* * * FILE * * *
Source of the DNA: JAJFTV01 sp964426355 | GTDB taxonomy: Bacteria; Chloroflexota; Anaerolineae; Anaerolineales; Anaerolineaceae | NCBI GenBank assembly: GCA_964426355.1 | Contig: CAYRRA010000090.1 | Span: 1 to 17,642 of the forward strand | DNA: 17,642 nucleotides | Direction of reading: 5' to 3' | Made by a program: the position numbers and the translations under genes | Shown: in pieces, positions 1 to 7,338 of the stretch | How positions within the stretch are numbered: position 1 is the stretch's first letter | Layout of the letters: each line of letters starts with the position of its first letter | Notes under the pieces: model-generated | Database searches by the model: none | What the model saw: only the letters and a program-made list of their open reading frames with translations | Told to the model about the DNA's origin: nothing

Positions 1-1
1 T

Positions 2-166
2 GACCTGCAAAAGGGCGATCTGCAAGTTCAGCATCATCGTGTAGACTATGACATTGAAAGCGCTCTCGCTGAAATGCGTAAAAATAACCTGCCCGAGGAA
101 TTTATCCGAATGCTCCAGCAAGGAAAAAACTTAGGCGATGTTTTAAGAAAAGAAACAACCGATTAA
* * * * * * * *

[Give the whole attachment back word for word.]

Source of the DNA: JAJFTV01 sp964426355 | GTDB taxonomy: Bacteria; Chloroflexota; Anaerolineae; Anaerolineales; Anaerolineaceae | NCBI GenBank assembly: GCA_964426355.1 | Contig: CAYRRA010000090.1 | Span: 1 to 17,642 of the forward strand | DNA: 17,642 nucleotides | Direction of reading: 5' to 3' | Made by a program: the position numbers and the translations under genes | Shown: in pieces, positions 1 to 7,338 of the stretch | How positions within the stretch are numbered: position 1 is the stretch's first letter | Layout of the letters: each line of letters starts with the position of its first letter | Notes under the pieces: model-generated | Database searches by the model: none | What the model saw: only the letters and a program-made list of their open reading frames with translations | Told to the model about the DNA's origin: nothing

Positions 1-1
1 T

Positions 2-166
2 GACCTGCAAAAGGGCGATCTGCAAGTTCAGCATCATCGTGTAGACTATGACATTGAAAGCGCTCTCGCTGAAATGCGTAAAAATAACCTGCCCGAGGAA
101 TTTATCCGAATGCTCCAGCAAGGAAAAAACTTAGGCGATGTTTTAAGAAAAGAAACAACCGATTAA